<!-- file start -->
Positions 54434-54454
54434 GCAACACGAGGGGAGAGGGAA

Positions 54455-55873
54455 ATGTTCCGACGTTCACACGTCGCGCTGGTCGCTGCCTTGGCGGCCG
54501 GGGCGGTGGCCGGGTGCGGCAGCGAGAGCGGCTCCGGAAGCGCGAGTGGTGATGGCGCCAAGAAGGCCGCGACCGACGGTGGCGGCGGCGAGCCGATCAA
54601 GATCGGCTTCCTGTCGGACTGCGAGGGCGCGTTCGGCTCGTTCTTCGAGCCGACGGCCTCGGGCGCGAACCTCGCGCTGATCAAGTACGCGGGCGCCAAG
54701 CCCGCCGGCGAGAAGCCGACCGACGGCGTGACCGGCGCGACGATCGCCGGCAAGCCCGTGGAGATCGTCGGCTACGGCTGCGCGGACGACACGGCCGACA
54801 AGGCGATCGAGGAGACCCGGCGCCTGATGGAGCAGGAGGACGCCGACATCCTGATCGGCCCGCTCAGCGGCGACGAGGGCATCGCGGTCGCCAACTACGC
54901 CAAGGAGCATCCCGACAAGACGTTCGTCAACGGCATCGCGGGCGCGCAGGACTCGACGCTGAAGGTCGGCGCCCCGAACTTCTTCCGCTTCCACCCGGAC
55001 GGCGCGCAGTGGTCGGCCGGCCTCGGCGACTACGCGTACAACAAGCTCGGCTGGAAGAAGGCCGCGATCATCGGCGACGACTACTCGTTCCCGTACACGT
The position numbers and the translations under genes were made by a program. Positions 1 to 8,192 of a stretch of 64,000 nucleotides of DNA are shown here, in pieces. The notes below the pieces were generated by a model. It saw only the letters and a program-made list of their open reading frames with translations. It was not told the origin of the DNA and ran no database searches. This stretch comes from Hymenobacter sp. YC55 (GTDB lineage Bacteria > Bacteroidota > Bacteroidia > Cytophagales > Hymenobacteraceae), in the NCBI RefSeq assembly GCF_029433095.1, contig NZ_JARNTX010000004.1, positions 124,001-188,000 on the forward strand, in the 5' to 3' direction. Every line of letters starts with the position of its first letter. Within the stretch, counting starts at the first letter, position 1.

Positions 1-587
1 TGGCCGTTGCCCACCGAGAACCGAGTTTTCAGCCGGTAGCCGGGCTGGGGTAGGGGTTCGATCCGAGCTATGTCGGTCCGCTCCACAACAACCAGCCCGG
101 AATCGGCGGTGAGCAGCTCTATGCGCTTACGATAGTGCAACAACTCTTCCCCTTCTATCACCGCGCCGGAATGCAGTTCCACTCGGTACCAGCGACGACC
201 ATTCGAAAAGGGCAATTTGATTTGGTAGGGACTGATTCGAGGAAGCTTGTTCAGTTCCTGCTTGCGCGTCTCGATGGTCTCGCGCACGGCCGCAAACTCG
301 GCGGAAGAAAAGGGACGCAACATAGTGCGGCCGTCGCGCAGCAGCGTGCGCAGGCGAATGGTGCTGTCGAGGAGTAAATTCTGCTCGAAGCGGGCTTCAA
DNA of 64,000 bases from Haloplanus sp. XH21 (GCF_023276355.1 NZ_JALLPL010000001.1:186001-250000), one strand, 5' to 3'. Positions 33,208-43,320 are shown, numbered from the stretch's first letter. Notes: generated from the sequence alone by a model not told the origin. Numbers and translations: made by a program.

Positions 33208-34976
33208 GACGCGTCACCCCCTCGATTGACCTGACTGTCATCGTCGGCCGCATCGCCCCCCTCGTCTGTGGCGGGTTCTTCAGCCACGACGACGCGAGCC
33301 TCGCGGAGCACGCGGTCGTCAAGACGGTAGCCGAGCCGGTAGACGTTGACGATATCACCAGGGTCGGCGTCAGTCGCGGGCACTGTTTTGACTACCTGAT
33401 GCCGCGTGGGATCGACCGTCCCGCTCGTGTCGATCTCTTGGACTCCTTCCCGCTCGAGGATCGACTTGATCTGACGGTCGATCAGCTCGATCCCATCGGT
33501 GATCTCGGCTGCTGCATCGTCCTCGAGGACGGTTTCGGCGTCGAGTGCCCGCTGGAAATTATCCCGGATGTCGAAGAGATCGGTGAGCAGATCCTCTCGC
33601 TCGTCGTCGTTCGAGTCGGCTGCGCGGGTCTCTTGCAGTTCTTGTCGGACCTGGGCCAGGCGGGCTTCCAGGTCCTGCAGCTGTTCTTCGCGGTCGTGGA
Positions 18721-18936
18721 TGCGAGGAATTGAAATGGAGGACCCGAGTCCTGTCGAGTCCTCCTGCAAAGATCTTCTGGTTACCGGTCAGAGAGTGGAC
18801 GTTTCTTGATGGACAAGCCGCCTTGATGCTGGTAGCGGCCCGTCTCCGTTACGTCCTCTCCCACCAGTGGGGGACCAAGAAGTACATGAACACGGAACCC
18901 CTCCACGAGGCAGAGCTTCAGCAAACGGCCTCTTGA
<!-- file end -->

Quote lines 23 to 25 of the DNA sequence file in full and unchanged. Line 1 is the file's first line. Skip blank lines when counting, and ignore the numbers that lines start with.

33601 TCGTCGTCGTTCGAGTCGGCTGCGCGGGTCTCTTGCAGTTCTTGTCGGACCTGGGCCAGGCGGGCTTCCAGGTCCTGCAGCTGTTCTTCGCGGTCGTGGA
Positions 18721-18936
18721 TGCGAGGAATTGAAATGGAGGACCCGAGTCCTGTCGAGTCCTCCTGCAAAGATCTTCTGGTTACCGGTCAGAGAGTGGAC